Memory chipmaker Micron‘s (NASDAQ: MU) stock more than doubled over the past 12 months as tight memory supplies and high prices helped it post six straight quarters of double-digit sales growth.
That rally burned many bears, who assumed that Micron, a typically cyclical stock, would eventually tumble as memory chip supplies eclipsed market demand. Micron bulls have been arguing that this cycle was different: A growing number of connected devices — not just PCs, tablets, and phones — now require memory chips, meaning that Micron’s sales shouldn’t abruptly decline, as they have in previous years, but instead steadily climb higher on a “super cycle” of Internet of Things (IoT) devices.
If that’s the case, Micron looks ridiculously cheap at five times this year’s earnings.
However, a recent report from TrendForce’s DRAMeXchange claims that China’s Ministry of Commerce — which focuses on antitrust probes — recently met with Micron to express concerns about rising DRAM prices. The regulators claimed that Chinese PC OEMs were struggling with those high prices and that Micron had hobbled Chinese memory chipmaker JHICC with a patent infringement lawsuit to throttle its production.
This doesn’t mean that China will launch an antitrust probe into Micron, but it raises some troubling questions about the chipmaker’s future.
Why China matters
Micron controlled 23% of the global DRAM market during the first quarter, making it the third-largest manufacturer after Korean tech giants Samsung (NASDAQOTH: SSNLF) and SK Hynix. China is the world’s largest importer of memory chips, consuming 20% of DRAM and 25% of NAND chips worldwide.
To reduce its dependence on foreign chipmakers, China aggressively invested in the expansion of its domestic DRAM and NAND industries. The top players include Tsinghua Unigroup, the state-run tech giant that tried to buy Micron nearly three years ago, state-backed chipmaker Changjiang Storage, JHICC, and Innotron.
In late 2016, former Micron CEO Mark Durcan warned that China’s chipmaking efforts could create an abrupt “oversupply” of memory chips across the market. However, DRAMeXchange’s report claims that China’s domestic memory chipmaking market can’t “cope with the cost pressure immediately,” and will require “at least a couple of quarters” to “realize independent R&D in technology and stabilize the scale of mass production.”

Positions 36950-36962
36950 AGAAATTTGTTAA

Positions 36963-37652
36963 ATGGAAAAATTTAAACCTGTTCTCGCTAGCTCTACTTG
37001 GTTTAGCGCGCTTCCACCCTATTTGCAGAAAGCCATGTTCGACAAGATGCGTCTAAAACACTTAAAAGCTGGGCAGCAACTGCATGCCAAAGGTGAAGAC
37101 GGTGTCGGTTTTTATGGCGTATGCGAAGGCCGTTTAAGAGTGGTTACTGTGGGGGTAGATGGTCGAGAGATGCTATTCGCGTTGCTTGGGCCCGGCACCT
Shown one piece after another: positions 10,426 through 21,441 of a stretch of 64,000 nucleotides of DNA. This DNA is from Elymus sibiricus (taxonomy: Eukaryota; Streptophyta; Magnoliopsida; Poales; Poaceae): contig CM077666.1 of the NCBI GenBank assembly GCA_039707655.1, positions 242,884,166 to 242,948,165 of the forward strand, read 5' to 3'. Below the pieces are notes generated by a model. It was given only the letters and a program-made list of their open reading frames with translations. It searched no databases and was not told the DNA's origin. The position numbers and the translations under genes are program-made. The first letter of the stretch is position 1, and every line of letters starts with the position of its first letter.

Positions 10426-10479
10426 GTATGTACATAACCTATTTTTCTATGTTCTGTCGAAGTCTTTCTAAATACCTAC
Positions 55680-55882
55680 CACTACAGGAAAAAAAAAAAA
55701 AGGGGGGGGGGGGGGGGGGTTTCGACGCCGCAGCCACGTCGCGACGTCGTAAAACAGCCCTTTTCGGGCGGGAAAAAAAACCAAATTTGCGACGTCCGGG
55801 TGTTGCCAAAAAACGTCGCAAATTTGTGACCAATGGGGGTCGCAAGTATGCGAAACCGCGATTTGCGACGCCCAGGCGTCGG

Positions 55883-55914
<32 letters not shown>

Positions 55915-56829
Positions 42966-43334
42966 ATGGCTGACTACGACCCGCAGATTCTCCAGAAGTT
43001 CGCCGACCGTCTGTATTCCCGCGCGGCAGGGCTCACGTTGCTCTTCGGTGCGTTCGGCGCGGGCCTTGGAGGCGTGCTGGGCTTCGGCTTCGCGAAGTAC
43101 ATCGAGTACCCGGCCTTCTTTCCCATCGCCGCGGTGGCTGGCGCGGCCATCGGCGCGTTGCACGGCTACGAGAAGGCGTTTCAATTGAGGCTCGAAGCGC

Meanwhile, China’s domestic OEMs still need to buy memory chips from overseas chipmakers like Samsung, SK Hynix, and Micron. As memory prices continue climbing, the Chinese OEMs’ profit margins will keep declining, which is triggering a protectionist response from the Chinese government.
China’s National Development and Reform Commission (NDRC) notably met with Samsung earlier this year to discuss rising prices, but that didn’t lead to an antitrust probe. There’s also no evidence to suggest that that meeting is related to the one with Micron.
Trade tensions could make Micron a target
Unresolved trade tensions between the U.S. and China could make it easier for Chinese regulators to clamp down on Micron instead of Samsung or SK Hynix. DRAMeXchange notes that Chinese regulators might cite Micron’s lawsuit against JHICC in an antitrust case against Micron by claiming that the lawsuit was aimed at “limiting” the amount of available memory on the market instead of resolving patent disputes.
That case could be supported by two other factors. First, Micron, Samsung, and SK Hynix were recently hit by a class action lawsuit in California which alleges that the three companies colluded in a price-fixing scheme to keep prices high. Second, DRAMeXchange notes that all three companies’ chipmaking operating margins hover near record highs of 50% to 70%, which indicates that the companies have plenty of room to either lower prices or increase their production.
The bottom line
Micron, Samsung, and SK Hynix are all expected to boost their DRAM production capacities by 2019. China’s meeting with Micron might simply be to assess the industry’s future, and not a precursor to an antitrust probe — but investors should still be cautious.
I wouldn’t be surprised if escalating trade tensions between the U.S. and China sparked an antitrust probe against Micron.
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